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Thread: A Christmas Carol

  1. #1
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    A Christmas Carol

    I have read 'A Christmas Carol', and I enjoyed it very much!! I liked the story and the characters and the message.
    Thank you Jackson Richardson and Pompey Bum for recommending this book to me!!
    As I said elsewhere I would read it in this season; and I can tell you now, I'm very glad I did.
    Merry Christmas to you!!

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    Registered User kev67's Avatar
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    We read it at school, and I read it again a few years ago. The bit I always liked best was Marley's ghost.
    According to Aldous Huxley, D.H. Lawrence once said that Balzac was 'a gigantic dwarf', and in a sense the same is true of Dickens.
    Charles Dickens, by George Orwell

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    Registered User Jackson Richardson's Avatar
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    I re-read Christmas Carol before Christmas and again cried. What interests me is that it is often cited as the basis for the modern secular Christmas and yet the Christmas celebrations are far more limited than modern commercial ones.

    The centre piece of the work for me is the Cratchit’s Christmas dinner, and yet how lean it is by comparison with what is considered essential nowadays. No decorations, no tree, no cards, no Santa Claus, no mince pies, no crackers and back to work the next day. And generally, nothing happens before Christmas Eve.

    I’m moved by Dickens’ final comment on the Cratchit dinner:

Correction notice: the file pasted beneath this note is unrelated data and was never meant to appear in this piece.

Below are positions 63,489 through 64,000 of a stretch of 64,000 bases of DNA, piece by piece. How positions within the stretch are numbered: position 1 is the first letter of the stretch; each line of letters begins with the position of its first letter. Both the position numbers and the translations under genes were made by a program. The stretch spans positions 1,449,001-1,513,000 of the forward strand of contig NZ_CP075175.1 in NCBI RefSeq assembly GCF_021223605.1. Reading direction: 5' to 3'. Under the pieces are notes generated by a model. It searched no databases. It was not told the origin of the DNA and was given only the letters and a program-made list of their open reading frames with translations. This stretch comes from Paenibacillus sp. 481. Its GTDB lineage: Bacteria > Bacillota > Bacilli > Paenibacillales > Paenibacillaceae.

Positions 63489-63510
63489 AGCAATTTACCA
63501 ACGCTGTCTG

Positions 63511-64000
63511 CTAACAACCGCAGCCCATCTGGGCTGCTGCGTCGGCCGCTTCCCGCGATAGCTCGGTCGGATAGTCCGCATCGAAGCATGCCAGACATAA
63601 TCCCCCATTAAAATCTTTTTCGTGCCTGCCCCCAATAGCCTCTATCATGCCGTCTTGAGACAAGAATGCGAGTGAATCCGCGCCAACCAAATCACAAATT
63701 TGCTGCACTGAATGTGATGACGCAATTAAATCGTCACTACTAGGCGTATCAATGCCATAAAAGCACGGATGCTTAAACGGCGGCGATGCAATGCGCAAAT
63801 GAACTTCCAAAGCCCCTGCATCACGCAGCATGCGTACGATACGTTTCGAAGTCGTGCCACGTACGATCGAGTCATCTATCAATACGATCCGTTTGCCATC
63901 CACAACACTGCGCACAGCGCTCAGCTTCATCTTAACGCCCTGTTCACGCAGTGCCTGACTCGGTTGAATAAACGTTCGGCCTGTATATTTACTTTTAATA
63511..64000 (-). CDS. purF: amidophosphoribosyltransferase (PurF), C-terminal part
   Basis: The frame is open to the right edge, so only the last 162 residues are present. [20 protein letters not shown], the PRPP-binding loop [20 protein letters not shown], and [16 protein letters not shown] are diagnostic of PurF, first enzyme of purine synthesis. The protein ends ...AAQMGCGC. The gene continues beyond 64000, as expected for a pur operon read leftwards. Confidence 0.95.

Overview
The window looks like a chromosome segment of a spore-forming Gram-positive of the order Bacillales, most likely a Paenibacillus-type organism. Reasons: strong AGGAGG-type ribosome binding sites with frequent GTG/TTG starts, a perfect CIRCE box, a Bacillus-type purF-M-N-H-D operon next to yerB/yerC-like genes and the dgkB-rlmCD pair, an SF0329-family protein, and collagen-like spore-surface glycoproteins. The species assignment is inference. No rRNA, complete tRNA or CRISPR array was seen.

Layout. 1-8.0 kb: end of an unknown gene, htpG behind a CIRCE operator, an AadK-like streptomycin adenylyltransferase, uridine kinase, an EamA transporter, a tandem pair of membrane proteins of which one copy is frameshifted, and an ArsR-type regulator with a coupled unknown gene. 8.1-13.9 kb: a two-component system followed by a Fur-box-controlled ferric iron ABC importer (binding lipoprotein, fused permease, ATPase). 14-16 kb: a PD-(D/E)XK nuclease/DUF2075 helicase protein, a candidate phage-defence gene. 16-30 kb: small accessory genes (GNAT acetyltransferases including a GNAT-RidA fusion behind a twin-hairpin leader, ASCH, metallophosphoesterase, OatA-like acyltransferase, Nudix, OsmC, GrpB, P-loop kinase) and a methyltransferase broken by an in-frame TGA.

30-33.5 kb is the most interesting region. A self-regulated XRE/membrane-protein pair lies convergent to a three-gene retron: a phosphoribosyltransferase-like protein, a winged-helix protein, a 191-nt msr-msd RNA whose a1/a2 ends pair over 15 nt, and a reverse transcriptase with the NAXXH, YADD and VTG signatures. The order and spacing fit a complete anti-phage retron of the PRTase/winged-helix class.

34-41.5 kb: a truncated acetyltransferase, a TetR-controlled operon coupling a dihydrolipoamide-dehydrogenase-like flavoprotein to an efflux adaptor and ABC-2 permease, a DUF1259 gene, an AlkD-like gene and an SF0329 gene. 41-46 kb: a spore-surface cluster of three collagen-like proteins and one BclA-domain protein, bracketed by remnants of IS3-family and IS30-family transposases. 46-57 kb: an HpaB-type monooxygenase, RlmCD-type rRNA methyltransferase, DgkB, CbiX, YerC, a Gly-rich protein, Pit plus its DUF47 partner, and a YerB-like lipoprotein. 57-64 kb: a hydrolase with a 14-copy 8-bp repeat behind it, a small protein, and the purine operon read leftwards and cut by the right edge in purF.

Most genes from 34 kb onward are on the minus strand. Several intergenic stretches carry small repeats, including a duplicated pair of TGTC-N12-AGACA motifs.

There was nothing of high mark in this. They were not a handsome family; they were not well dressed; their shoes were far from being water-proof; their clothes were scanty; and Peter might have known, and very likely did, the inside of a pawnbroker's. But, they were happy, grateful, pleased with one another, and contented with the time; and when they faded, and looked happier yet in the bright sprinklings of the Spirit's torch at parting,
    Previously JonathanB

    The more I read, the more I shall covet to read. Robert Burton The Anatomy of Melancholy Partion3, Section 1, Member 1, Subsection 1

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    Registered User prendrelemick's Avatar
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    I always cry when I read it. There's something about that book.
    ay up

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    Quote Originally Posted by Jackson Richardson View Post
    I re-read Christmas Carol before Christmas and again cried. What interests me is that it is often cited as the basis for the modern secular Christmas and yet the Christmas celebrations are far more limited than modern commercial ones.

    The centre piece of the work for me is the Cratchit’s Christmas dinner, and yet how lean it is by comparison with what is considered essential nowadays. No decorations, no tree, no cards, no Santa Claus, no mince pies, no crackers and back to work the next day. And generally, nothing happens before Christmas Eve.
    I think if you compare it to what Christmas was like before that time then it's quite a big leap, especially as regards the spirit of Christmas and its 'importance'. Charles Dickens really made Christmas a family affair (as opposed to a community one) with the image of the Cratchits sitting eating together as a family, doors closed. Still, a lot of the modern Christmas trappings (gift-giving, Santa Claus as he is known today) were American inventions that came over to England after Dickens.

    As for nothing happening before Christmas Eve, it's useful to bear in mind that traditionally there were twelve days of Christmas beginning on the 25th and so that date was perhaps not seen as being worth a big build-up, being only the beginning instead of the climax. I think there are some European cultures who still see Christmas as more of a season than a single day.

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